ABSTRACT: Tradeoffs between the packet delivery delay and other metrics are a recurring theme in Delay Tolerant Networks (DTNs). In this work we study these tradeoffs, first in a general, and then in a more specific, mobile wireless setting. We first develop a general setting in which the packet delivery delay can be traded off with a packet transportation cost that is comprised of a transmission cost and a storage cost. We capture this tradeoff on the cost-delay plane using Optimal Cost/Delay Curves (OC/DCs), for the case where the nodes route packets optimally, and Achievable Cost/Delay Curves (AC/DCs), for the case where the nodes route packets according to a suboptimal routing protocol. We then apply this framework to mobile wireless DTNs. We develop a class of geographic routing protocols with delay-tolerant features and we compare them with other state-of-the-art routing protocols, using their respective AC/DCs, and with the performance achieved with optimal routing, in terms of the OC/DC. Our protocols are shown to achieve cost/delay tradeoffs much closer to the optimal one than all other protocols we examine.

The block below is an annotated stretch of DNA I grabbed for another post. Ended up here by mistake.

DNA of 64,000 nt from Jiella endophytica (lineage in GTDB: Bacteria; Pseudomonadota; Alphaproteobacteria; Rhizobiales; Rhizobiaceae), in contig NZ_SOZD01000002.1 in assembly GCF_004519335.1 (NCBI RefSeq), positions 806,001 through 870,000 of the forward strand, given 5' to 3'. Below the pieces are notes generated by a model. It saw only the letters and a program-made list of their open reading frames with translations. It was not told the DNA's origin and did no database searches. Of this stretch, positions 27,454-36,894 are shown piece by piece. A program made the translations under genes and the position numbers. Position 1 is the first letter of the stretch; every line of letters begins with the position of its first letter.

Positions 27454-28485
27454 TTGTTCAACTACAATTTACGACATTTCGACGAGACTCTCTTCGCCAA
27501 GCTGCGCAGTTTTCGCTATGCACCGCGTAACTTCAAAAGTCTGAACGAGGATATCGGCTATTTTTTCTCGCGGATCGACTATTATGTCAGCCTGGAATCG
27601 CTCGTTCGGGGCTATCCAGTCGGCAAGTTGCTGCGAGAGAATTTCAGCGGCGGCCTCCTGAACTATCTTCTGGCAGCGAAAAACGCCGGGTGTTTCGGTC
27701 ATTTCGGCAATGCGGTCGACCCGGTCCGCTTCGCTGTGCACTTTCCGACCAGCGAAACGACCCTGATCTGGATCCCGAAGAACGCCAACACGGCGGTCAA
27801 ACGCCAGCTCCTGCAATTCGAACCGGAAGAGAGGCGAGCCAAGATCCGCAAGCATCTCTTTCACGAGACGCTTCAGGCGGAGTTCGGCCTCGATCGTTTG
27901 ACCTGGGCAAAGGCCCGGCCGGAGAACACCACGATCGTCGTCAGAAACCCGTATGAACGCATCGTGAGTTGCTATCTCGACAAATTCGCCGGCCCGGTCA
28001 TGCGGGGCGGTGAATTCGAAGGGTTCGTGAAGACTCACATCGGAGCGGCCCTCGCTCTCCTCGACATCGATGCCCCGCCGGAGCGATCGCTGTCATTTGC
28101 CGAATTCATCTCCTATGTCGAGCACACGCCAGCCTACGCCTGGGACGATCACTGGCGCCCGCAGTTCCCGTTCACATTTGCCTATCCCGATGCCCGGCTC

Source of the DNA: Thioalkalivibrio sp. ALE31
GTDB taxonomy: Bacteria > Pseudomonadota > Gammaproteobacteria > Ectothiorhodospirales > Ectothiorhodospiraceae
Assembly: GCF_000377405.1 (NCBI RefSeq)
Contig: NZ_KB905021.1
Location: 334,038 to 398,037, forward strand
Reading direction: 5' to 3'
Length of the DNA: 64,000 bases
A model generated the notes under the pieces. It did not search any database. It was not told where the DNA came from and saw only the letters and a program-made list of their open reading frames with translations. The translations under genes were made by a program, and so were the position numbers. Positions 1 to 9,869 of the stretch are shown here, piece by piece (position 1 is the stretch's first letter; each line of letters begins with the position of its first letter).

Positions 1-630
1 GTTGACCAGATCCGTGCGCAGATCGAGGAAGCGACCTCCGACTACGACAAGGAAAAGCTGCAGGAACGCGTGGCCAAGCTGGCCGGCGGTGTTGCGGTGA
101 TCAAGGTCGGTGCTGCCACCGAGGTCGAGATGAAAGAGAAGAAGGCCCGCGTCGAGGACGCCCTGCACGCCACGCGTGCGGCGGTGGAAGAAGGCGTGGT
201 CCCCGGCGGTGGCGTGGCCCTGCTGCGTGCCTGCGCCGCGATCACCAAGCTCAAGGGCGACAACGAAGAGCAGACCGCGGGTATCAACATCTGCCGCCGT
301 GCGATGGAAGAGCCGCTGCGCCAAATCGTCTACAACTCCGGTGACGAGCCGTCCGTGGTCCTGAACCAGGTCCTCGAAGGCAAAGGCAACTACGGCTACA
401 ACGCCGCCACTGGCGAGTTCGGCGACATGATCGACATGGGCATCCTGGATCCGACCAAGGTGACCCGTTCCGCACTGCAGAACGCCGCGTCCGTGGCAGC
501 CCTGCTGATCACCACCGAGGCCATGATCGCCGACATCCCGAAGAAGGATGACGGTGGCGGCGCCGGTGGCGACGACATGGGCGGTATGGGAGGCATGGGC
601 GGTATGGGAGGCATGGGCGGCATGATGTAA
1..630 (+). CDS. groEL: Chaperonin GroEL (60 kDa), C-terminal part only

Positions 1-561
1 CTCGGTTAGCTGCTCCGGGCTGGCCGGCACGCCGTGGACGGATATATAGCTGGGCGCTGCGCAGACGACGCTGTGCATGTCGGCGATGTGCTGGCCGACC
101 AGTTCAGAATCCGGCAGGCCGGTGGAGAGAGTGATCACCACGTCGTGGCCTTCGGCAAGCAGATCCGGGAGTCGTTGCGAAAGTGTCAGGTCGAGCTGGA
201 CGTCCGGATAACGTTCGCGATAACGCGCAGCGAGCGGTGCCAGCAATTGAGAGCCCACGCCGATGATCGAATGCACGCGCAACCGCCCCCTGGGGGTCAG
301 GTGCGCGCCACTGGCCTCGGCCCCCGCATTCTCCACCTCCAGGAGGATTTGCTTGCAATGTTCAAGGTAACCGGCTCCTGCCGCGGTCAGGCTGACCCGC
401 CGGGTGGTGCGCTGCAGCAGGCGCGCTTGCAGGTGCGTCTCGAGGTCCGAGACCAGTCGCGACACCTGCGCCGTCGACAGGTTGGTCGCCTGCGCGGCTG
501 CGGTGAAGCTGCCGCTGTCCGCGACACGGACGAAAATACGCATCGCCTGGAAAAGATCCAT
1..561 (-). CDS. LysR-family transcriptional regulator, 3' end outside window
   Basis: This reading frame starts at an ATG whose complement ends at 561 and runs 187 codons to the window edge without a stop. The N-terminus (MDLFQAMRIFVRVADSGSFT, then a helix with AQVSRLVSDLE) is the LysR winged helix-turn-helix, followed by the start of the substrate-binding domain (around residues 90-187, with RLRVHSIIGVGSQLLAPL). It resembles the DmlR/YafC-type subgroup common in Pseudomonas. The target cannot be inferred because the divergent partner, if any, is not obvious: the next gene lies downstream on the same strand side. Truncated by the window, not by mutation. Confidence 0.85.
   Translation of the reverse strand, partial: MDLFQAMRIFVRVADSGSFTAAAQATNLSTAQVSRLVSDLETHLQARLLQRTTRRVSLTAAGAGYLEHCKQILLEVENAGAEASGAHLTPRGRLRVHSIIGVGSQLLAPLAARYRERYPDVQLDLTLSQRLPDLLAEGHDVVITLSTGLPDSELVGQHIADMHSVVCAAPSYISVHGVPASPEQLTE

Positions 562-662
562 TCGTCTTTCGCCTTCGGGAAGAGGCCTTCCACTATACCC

BIO: Stavros Toumpis received the Diploma in Electrical and Computer Engineering from the National Technical University of Athens, Greece, in 1997, the M.S. degrees in Electrical Engineering and Mathematics from Stanford University, CA, in 1999 and 2002, espectively, and the Ph.D. degree in Electrical Engineering, also from Stanford, in 2003. From 1998 to 1999 he worked as a Research Assistant for the Mars Global Surveyor Radio Science Team, providing operational support. From 2000 to 2003 he was a Member of the Wireless Systems Laboratory, at Stanford University. From 2003 to 2005 he was a Senior Researcher with the Telecommunications Research Center Vienna (ftw.), in Vienna, Austria. From 2005 to 2009 he was a Lecturer at the Electrical and Computer Engineering Department of the University of Cyprus. Starting from 2009, he is an Assistant Professor in the Computer Science Department of the Athens University of Economics and Business. His research is on wireless ad hoc networks, with emphasis on their capacity, the effects of mobility on their performance, medium access control, and information theoretic issues.